Policy fads and new initiatives are always seductive, especially in the field of regional development. The favoured policy is currently the development of Innovation Districts, with their focus on physically compact urban areas, where leading edge institutions and companies connect with start ups, business incubators and accelerators. Walkable neighbourhoods where housing, jobs and amenities mingle.
There is always a temptation for cities to try and reflect this new wrapper in their strategies, but it is often quickly apparent after a little scratching beneath the surface that the reality is less than skin deep. However, this policy could have been written for Liverpool and its Knowledge Quarter. Unsurprisingly, it is part of the blueprint, which Colin Sinclair is already successfully driving as Liverpool Knowledge Quarter chief executive, and which is already gaining recognition well beyond the city’s boundaries. Having been dealt such a stellar hand, how each of us in the city develops and enhances the remarkable raw material, which we already have, is the prize. As with most things in life, timing is always key. And that time is now.
Liverpool Science Park (LSP) has a key role to play as both a deliverer of flexible accommodation and as the facilitator of these interactions and of collaboration. LSP’s creators were clearly ahead of their time when they eschewed the prevailing trend fifteen years ago for putting innovation space on green field sites outside the city boundaries or in a suburb. Instead, they chose to place LSP at the nexus of the city’s two major universities on the edge of the city centre. The recent exciting flurry of additional facilities in the Knowledge Quarter, which operate on the interface between knowledge and business, are complementary and deepen the mix. Key facilities such as the BioInnovation Hub, the Accelerator, the Materials Innovation Factory and Sensor City have all opened within the last 18 months, and as they start to fill, opportunities will start to present themselves for the respective tenants to benefit from streamlined advice, shared events and opportunities to mix together. That they are all within 400 yards of LSP only serves to enrich the Innovation District mix.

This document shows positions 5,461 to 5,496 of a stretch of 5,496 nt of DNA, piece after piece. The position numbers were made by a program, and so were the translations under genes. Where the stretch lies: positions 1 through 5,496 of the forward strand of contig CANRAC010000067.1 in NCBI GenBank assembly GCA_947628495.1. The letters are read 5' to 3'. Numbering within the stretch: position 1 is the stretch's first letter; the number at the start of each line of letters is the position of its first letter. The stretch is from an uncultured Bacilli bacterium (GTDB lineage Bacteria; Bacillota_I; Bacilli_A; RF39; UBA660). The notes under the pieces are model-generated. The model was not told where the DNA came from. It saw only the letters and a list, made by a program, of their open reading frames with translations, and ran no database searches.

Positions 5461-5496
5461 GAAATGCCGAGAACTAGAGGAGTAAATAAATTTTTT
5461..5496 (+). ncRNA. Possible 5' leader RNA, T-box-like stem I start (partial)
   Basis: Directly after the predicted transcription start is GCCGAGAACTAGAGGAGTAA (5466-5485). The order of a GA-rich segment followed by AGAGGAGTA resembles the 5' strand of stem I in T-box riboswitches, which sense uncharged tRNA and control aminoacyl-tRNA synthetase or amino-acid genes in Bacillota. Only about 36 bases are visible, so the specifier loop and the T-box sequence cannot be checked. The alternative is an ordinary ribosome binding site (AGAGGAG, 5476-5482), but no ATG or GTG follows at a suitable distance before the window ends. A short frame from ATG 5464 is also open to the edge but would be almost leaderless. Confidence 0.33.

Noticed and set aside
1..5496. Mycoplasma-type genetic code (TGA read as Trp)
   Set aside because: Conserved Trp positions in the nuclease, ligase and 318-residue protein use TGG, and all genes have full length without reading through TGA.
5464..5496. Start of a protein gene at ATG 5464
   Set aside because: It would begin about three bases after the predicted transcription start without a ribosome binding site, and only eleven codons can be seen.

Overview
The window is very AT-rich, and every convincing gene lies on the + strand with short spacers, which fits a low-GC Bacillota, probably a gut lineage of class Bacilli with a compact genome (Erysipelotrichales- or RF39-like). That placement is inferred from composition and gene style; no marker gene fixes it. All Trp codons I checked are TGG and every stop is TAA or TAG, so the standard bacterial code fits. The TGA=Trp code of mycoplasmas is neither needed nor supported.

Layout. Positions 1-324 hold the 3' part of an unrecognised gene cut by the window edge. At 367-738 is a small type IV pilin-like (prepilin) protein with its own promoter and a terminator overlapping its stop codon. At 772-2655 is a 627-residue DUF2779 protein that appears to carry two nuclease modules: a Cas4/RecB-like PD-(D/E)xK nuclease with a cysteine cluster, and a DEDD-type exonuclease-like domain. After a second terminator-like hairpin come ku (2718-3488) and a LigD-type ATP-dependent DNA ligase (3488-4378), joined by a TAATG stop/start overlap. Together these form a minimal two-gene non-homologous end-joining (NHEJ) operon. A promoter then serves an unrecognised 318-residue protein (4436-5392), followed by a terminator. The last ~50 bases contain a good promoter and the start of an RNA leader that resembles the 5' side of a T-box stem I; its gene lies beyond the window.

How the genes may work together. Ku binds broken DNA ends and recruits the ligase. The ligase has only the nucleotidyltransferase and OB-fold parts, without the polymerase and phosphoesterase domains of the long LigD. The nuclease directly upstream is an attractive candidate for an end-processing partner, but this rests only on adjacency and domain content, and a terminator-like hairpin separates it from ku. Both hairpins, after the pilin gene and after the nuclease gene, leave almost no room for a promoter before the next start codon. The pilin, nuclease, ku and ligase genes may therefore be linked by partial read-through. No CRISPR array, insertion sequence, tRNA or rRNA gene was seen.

LSP is physically and conceptually at the centre of this web. As the longest established and most recognised element of this commercial knowledge economy, it is not resting on its laurels. Having recently had its estate professionally valued and with it shortly to post its second annual profit, it is now looking to establish how it can realise the value in its assets, both to refine its physical offer and to deepen further the services it offers to its tenants. This might take the form of additional borrowings or of seeking external investment. As a not for profit company, it can only ever do things for the benefit of its tenants. What is clear is that as the tectonic plates in the KQ shift and developments rapidly evolve around Paddington Village and on the now-cleared Copperas Hill site, the pace and level of opportunities will increase rapidly. LSP will look both to drive and to benefit from these opportunities.